Organic livestock rule delayed, but still a concern for egg producers

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SALEM, Ohio — Two weeks before a new rule for organic livestock and poultry was set to take effect, U.S. Secretary of Agriculture Sonny Perdue called for an additional six-month delay, pushing the effective date to Nov. 14.

Delay

The USDA’s Agricultural Marketing Service published the Organic Livestock and Poultry Practices final rule Jan. 19 — in the final hours of the Obama Administration. The effective date for this ruling was originally delayed 60 days, from March 20 to May 19, to give the new Trump policy team an opportunity to review the rules.

The new effective date will give the new policy team still more time to review the rule, which, according to a press release from the USDA, contains significant policy and legal issues that warrant further review.
The public will have a new 30-day comment period to specify whether USDA should: let the rule become effective, suspend the rule indefinitely, delay the effective date of the rule further, or withdraw the rule. Comments will be accepted through June 9.

The rule

According to the USDA, the rule sets production standards for organic livestock and poultry, and assures consumers that organically produced products meet a consistent standard.

Major provisions of the rule include:

  • Clarifying how producers and handlers must treat livestock and poultry, including transport and slaughter.
  • Specifying which physical alterations are allowed and prohibited in organic livestock and poultry production.
  • Establishing minimum indoor and outdoor space requirements for poultry.

The rule was designed to create a level playing field among organic livestock producers. But, according to Chuck Lippstreu, who helps manage communications and policy for the Michigan Agri-Business Association, it could force a majority of commercial egg farmers to leave the organic market.

Space requirement

Previous standards allowed enclosed porches to be used — “like the back of your house has a deck,” explained Paul Patterson, Penn State professor of poultry science.

“This was a way larger, commercial producers were getting into organic,” he said.  “But now those porches will no longer be allowed. Those birds will have to have access to the earth.”

Farmers with multiple hen houses will have to reconfigure their outdoor paddocks to allow the maximum space per bird, Patterson said. The new ruling calls for a maximum of 2.25 pounds of bird per square foot for layers.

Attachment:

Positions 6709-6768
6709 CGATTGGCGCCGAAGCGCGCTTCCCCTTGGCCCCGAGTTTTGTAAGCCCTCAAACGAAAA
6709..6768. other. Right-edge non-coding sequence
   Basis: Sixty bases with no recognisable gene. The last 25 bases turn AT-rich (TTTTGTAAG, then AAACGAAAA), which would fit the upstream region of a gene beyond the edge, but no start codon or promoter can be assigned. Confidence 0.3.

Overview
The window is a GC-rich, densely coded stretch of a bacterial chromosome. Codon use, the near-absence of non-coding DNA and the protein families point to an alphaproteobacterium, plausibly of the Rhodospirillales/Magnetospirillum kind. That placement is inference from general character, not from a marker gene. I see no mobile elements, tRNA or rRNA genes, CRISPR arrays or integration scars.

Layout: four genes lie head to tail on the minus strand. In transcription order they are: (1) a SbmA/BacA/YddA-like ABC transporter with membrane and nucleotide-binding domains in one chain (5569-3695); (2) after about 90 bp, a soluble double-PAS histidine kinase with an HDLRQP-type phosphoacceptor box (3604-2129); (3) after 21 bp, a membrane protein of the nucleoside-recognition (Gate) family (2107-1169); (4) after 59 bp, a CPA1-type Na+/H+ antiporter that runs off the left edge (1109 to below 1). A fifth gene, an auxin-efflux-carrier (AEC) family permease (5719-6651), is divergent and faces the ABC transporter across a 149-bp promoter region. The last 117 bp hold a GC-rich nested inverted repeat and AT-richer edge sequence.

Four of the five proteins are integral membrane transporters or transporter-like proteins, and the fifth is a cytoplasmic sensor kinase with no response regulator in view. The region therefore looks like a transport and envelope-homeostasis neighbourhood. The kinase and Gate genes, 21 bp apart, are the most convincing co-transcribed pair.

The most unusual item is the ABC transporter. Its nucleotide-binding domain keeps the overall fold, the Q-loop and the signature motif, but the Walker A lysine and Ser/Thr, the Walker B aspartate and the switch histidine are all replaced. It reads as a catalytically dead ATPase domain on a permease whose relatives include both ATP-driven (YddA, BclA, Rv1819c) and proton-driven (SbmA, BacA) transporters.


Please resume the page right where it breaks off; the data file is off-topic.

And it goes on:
“It’s is a dollar and cents cost and a challenge to have the acreage to let them be outdoors,” said Patterson.

“It is not a simple thing to convert one of these (commercial) facilities into a cage-free facility,” said Lippstreu.

Biosecurity

Whenever birds are housed outdoors, farmers increase the potential for loss of birds due to predators and disease, Patterson said. Lippstreu feels biosecurity is a big concern with the outdoor access requirement.

In 2015, the U.S. was hit with avian influenza, which killed millions of birds, and earlier this year, a few smaller cases were detected. “At this point, this is not the right time nor is there a good time for this rule to be implemented,” said Lippstreu.

He expects putting this ruling into play will cause a large majority of commercial organic egg producers to leave the market, taking with them the demand for organic feeds and grains. Lippstreu said many Michigan farmers have switched to organic grains to meet this demand.

Supporting the rule

Chris Pierce, president of Heritage Poultry Management Services, in Annville, Pennsylvania, feels the rule is a step in the right direction for organic producers. “We work with many small (organic) producers,” he said. “We believe the standards will benefit (our producers).”

Pierce feels the standards match the needs and wants of the consumers, and in a consumer-driven market, the ruling will put organic producers on a level playing field.

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Catie Noyes lives in Ashland County and earned a bachelor's degree in agriculture communications from The Ohio State University. She enjoys photography, softball and sharing stories about agriculture.

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